The visual development of the artists living with autism

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What caught you in the world of people living with autism?

Maybe because I am quite familiar with the shocking situation that I do not understand what is going on around me, even though I do my best to understand. The state of autism is too complex to describe in a couple of words, but for me it means the state of “strong misunderstanding” and all the reactions rooting from it, that we are familiar with from our experiences.

Every moment of life is a series of dynamically changing images and events with a whole lot of contents that are hard to interpret because it is conceptual or emotional. We all know the feeling when a handsome boy smiles at you at a party, then shows his back and just stands there with his fellows with his hands in his pockets. It starts throbbing in your mind: what is it now?! You start analyzing him smiling at you, etc. Or let’s take text messages. I am sure all of us has at least once started analyzing one tiny little sentence from someone emotionally important. What does it mean for me now? And if it means that, what shall I write back? Then I text back and no response comes. I read my answer again and start thronging. Did I write something stupid and should have written something else, or with other words. Or should I have sustained and not responded at all? More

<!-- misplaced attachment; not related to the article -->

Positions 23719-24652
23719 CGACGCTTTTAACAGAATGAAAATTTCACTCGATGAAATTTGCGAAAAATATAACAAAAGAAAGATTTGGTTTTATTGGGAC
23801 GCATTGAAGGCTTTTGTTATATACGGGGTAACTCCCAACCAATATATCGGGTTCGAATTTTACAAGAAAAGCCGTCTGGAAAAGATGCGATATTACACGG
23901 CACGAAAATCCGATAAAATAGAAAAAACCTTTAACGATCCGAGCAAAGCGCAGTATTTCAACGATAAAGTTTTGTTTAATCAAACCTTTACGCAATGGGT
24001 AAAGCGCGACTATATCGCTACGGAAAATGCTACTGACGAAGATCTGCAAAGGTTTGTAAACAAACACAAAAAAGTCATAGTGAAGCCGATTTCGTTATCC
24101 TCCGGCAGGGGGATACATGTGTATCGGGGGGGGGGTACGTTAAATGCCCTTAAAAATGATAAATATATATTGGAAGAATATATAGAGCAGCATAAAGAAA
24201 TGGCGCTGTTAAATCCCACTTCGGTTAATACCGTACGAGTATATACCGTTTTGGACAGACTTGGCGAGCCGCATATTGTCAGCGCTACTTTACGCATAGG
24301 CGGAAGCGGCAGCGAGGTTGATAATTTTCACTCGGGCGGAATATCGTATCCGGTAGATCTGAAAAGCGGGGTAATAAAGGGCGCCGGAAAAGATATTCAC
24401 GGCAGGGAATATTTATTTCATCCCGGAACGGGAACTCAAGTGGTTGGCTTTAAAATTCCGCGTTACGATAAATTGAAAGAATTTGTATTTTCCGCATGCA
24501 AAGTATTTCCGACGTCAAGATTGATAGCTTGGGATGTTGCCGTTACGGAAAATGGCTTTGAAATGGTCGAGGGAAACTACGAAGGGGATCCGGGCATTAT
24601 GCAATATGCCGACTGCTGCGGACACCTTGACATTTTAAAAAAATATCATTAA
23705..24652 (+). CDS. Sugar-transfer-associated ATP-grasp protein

One might think that people with autism realize the joy and success of leaving a mark when drawing, making pictures; however motivation is mostly not provided by that. When we first met, I was warned about this fact by Hajnalka Tarr – initiator of the sessions, also artist and art leader of the program. She also said that people with autism do not have conscious purposes of expression but they have such strongly consequential language of form that lets us conclude so.

At the time of my first visit to the home it was salient how strong visual expressive skills are shown by their pictures. I found it interesting because many of them are characterized by not using the ordinary language of communication: speech. I found that besides their specific interests, the most common characteristic of the drawings of autistic people is the presence of repetition either in shapes, motives or the method of creation.

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